The writer of this paper suspects and or considers the passive action of the Attorney-General of each State in prosecuting some of these dichotomies in our Federal legislations might have been due to the ambiguous Constitutional provisions and the decision of the Supreme Court of Nigeria in the case of A.G. Ondo State v A.G. Federation and 36 others (2002) 9 NWLR (pt . 772) 222, (2002) 6 S.C. (Pt. 1) 1., thereby drawing the attention of the writer of this article to sections 14(2) and item 60(a) of the Constitution of the Federal Republic of Nigeria, 1999 (3rd alteration as amended)-herein after referred to as the Constitution, for consideration. However, the writer of this paper is of the view and submission that had the Attorney-General of the States or each State of the Federation considered the decisions of the Supreme Court in the cases of: A.G. Federation v A.G. Lagos State (2013) 16 NWLR (Part 1380) 249 SC. and the case of Balewa v Doherty (1963) 1 WLR 949 at 961, in respect of ‘crime’ generally and or the power of the House of Assembly of a State of the Federation to legislate on matters which are on the Residual Legislative List exclusively, including ‘crimes’, there might have been a more active steps taken in challenging the Federal Government on those Federal Laws that have the tendencies of controlling and or interfering with the powers of a State Government in Nigeria. In the case of A.G. Federation v A.G. Lagos State (supra), it was held that:
‘Section 4 of the Constitution of the Federal Republic of Nigeria, 1999, divides legislative powers between the National Assembly for the Federation and the House of Assembly for the State in the exclusive and concurrent legislative list. The National Assembly has exclusive power to legislate for the Federal Republic or any part thereof in respect of matters in the exclusive list. The National Assembly also has power to legislate, though not exclusively, on matters in the concurrent legislative list set out in the first column of Part II of the Second Schedule to the Constitution and on any other matter with respect to which it is empowered to make laws. The House of Assembly of a State has power to make laws for the State or any part thereof on any matter not included in the exclusive legislative list, on any matter in the concurrent legislative list and on any other matter for which it is empowered to make laws. The House of Assembly of a State also has exclusive power to legislate on residual matters; that is, matters that are not in the exclusive and concurrent legislative lists’.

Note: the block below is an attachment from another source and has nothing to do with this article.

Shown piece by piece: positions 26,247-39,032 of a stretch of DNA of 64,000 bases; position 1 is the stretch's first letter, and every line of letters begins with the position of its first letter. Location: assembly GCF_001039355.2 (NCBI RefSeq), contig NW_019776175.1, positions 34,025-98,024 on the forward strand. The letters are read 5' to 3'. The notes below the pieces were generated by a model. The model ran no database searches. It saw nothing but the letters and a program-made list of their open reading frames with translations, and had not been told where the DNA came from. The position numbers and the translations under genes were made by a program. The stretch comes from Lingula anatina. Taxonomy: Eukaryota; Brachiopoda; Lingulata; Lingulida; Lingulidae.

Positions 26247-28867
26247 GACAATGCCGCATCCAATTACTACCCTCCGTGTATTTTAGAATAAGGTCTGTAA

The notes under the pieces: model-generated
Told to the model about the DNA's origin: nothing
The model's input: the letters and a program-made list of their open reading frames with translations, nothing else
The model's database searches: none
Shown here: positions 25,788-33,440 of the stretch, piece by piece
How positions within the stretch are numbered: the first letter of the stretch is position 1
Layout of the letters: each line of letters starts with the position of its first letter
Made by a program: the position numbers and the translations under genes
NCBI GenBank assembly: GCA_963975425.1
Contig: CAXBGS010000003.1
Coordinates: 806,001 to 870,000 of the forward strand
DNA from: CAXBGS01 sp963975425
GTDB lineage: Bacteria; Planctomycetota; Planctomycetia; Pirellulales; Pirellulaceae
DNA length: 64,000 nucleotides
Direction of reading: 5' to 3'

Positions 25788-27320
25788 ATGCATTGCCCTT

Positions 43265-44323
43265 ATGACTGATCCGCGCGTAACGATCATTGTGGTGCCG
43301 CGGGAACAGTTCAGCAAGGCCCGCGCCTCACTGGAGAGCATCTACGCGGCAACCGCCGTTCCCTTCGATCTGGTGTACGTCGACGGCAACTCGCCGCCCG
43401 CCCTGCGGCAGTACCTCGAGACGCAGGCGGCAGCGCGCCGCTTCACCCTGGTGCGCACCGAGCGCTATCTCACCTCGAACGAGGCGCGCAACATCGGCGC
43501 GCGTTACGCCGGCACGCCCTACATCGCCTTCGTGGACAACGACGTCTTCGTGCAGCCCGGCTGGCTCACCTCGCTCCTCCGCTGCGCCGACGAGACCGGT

Furthermore, at the moment, some of the Federal laws suspected by the writer of this paper to have generated dichotomy are: the Terrorism (Prohibition) Act, 2011(as amended in 2013), Cyber Crimes (Prohibition and Prevention) Act, 2015, among others.
Also, the writer of this paper wonders why there is passive actions on the part of the Attorney-General of each State of the Federation, since financially, there is no hindrance as many or all the Rules of Courts exempt government and or public officers of the Federation and or any part of it from paying any prescribed legal fees to the Court. So, documents are filed without paying legal or statutory fees, except in respect of Certified True Copy, default fees and court ordered costs which only arise as a result of rare circumstance and self-induced penalty.
Furthermore, in considering who is the appropriate party to such suit in respect of the Federal Laws that seek to intervene in the affairs of a State of the Federation, it is the humble submission of the writer of this paper that it is the Attorney-General of each State of the Federation that is more appropriate even though any other citizen of Nigeria might also have the locus to institute such legal action, even without the Attorney-General’s fiat and or consent.
It is therefore recommended by the writer of this paper that the Attorney-General of each State of the Federation should make a very bold step in challenging those Federal Laws that tend to interfere with its powers as guaranteed by law and taking steps to seeking judicial intervention in courts of law as such is a very good instrument in developing our laws in Nigeria and reviewing some archaic and moribund laws warranting necessary repeal and or amendment. Also, this action will be a guide to the appropriate law makers in Nigeria.